Presentation on theme: "Canada-U.S. Relations in the Arctic : Conflict and Cooperation Stéphane Roussel (UQAM) Conference Northern Sovereignty and Political Geography in North."— Presentation transcript:
Canada-U.S. Relations in the Arctic : Conflict and Cooperation Stéphane Roussel (UQAM) Conference Northern Sovereignty and Political Geography in North America Association for Canadian Studies in the United States Washington D.C., June 14 th, 2010
An Institutionalist point of view Institutions are the solution in Cnd-US relations Historical foundations Conflict resolution Cooperation Different proposal are floating in the air
Sovereignty, Identity, or Nation-Building? The perfect political storm Building an International identity Building a national identity National unity/national building “Concealing” a continentalist/conservative agenda
How? PUTTING SOVEREIGNTY ASIDE (for now), agree to disagree. Incremental approach. Focusing on « technical », non political, and non controversial problems (Search and rescue, traffic monitoring, pollution control, etc.).
Who? Unilateral? –Addressing public sensitivities toward Sovereignty –Local issues (ex.: human security) –Limited resources Multilateral? –Existing Institutions (AC) and Networks (ICC) –Informal institutions (Illulisat, Chelsea) –Common problems. The Arctic is indivisible –But many problem are local
NATOBarents Sea Council Arctic Council (1996) UNCLOSInuit Circumpolar Council (ICC) NORAD CANADA 1949Obs.19962003Nunavut, Inuvialuit (TNO), Nunalivut, Nunatsiavut 1957 USA 1949Obs.1996N-m.Alaska1957 RUSSIA N-m.19961997Yupik (Siberia)N-m. SWEDEN N-m.1996 N-m. NORWAY 19491996 N-m. DENMARK 194919962004GreenlandN-m. ICELAND 194919961985N-m.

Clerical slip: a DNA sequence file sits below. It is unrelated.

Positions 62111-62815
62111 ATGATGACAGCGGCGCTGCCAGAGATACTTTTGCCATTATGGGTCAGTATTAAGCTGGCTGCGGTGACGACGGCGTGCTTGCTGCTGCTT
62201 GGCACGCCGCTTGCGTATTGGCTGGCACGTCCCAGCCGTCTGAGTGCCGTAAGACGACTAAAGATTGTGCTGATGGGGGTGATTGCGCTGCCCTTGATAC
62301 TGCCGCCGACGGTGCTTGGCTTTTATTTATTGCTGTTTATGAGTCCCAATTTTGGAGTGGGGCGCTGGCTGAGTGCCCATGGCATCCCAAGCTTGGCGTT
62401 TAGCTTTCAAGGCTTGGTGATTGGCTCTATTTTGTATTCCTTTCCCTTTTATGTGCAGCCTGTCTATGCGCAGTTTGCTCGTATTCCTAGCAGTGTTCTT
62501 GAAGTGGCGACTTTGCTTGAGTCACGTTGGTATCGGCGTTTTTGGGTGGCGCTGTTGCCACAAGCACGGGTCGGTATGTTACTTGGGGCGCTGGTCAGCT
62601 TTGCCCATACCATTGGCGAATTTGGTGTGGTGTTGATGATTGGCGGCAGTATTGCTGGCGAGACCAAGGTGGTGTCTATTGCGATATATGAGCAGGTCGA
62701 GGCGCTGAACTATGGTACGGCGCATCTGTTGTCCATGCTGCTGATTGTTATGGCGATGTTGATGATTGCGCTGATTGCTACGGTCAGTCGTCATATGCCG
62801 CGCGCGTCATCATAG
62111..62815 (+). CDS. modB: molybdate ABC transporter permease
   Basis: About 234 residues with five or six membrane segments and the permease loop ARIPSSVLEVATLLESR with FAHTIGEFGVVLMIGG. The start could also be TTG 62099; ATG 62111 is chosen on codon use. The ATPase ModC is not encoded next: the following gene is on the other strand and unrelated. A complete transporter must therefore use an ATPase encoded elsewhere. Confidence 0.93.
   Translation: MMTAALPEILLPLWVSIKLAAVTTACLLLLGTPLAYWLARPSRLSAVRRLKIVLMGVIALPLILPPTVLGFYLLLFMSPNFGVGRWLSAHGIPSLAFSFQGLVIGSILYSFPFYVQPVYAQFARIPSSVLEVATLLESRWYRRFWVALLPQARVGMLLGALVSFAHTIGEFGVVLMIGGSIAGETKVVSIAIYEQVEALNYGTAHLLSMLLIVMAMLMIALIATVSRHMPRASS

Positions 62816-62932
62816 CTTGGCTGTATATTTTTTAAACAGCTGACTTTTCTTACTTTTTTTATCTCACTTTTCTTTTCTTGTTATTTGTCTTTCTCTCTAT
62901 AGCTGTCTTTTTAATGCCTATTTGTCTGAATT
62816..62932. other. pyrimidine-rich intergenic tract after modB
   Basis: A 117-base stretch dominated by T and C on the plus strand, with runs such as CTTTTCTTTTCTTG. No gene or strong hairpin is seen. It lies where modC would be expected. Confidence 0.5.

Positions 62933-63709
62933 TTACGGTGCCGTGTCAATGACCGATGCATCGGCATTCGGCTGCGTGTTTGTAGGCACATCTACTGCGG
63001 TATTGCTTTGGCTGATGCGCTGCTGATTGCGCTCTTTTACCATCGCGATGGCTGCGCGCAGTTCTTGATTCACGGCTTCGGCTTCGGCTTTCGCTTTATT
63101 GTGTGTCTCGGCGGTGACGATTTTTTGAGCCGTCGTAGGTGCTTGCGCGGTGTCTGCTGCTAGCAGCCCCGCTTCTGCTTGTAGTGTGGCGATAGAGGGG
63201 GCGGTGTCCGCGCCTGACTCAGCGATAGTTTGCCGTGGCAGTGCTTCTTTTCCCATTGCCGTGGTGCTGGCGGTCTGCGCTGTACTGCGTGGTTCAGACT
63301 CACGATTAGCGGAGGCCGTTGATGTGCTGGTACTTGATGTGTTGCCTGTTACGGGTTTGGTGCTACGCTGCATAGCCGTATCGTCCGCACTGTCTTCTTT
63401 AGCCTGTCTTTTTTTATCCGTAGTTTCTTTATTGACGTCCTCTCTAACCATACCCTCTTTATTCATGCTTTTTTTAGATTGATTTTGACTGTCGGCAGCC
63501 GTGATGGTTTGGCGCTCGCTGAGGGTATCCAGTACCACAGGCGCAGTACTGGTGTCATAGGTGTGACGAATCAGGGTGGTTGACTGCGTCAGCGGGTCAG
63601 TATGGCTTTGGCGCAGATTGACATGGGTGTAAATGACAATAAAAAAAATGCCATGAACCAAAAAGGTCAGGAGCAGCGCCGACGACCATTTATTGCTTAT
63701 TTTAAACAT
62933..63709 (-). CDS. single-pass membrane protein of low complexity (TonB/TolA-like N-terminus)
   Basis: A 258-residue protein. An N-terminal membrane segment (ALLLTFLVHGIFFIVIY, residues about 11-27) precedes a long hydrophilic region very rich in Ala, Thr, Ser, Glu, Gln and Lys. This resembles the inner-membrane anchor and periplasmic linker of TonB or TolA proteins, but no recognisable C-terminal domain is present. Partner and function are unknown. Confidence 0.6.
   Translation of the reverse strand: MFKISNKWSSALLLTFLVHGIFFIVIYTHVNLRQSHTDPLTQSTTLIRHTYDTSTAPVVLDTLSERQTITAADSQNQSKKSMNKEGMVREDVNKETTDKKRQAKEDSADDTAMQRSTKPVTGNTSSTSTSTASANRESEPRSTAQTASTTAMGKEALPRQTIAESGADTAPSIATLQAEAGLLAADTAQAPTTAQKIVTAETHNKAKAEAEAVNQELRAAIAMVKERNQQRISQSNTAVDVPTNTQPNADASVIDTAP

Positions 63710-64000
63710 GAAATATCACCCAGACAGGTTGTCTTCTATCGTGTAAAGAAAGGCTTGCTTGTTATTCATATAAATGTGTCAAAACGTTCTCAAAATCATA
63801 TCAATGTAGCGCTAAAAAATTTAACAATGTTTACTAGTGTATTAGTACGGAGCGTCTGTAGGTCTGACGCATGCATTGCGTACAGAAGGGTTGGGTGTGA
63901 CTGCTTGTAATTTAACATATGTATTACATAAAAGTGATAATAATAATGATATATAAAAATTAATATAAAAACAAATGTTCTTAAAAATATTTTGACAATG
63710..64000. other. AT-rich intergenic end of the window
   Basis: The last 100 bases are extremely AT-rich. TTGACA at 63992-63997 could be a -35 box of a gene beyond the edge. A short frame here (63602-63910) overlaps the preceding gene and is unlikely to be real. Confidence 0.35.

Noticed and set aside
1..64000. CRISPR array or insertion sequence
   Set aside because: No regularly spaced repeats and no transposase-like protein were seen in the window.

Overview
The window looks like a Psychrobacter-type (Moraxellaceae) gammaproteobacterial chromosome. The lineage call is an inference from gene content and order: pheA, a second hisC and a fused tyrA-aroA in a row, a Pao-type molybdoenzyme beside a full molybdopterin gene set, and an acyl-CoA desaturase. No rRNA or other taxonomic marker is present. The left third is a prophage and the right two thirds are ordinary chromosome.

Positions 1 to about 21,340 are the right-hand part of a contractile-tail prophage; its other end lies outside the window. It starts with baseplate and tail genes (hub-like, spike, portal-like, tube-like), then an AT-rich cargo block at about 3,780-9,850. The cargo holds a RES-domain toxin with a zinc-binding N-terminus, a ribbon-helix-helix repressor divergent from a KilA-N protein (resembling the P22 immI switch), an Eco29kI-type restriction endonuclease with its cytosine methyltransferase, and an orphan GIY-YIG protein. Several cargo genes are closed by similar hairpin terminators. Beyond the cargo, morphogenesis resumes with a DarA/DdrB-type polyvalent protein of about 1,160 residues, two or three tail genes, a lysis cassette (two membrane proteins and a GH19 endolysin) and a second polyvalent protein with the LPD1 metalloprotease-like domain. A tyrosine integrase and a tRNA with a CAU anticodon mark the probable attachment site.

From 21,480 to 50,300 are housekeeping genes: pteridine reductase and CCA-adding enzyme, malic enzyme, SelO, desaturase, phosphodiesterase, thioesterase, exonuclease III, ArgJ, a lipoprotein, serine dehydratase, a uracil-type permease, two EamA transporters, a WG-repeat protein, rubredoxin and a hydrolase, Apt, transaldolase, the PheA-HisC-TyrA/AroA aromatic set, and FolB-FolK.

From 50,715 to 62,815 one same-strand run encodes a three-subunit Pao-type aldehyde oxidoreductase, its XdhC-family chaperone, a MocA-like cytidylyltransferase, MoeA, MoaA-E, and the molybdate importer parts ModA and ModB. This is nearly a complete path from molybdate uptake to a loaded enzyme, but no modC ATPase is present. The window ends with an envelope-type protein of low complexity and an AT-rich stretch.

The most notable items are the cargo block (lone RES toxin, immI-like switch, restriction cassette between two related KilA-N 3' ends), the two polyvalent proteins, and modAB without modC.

Who? (2) Bilateral? (in North America) –Strong historical record of cooperation –Strong historical division between Europe and North America –Many issues are local or regional rather than “global” –Interoperability –Small number of players –US Reluctance for multilateral agreement
Institutional framework Three basic models of institutions: 1. Military Command 2. Civilian (public or private) authority 3. Joint Commission
Joint Commission Permanent Joint Board on Defence (1940) International Joint Commission (1909) Officials (civ/mil) but non political Producing recommendations Large spectrum of issues covered A Permanent Joint Board of the North? An IJC for the North?
Advantages Creating an « habit of cooperation » Confidence Setting the table for a settlement of the bilateral conflicts in the North
Presentation based on: Samantha L. ARNOLD and Stéphane ROUSSEL, “Expanding the Canada-US Security Regime to the North?”, in Sven G. HOLTSMARK and Brooke A. SMITH- WINDSOR (eds.), Security Prospects in the High North: Geostrategic Thaw or Freeze?, Rome, NATO Defense College Paper no 7, 2009: 58-80.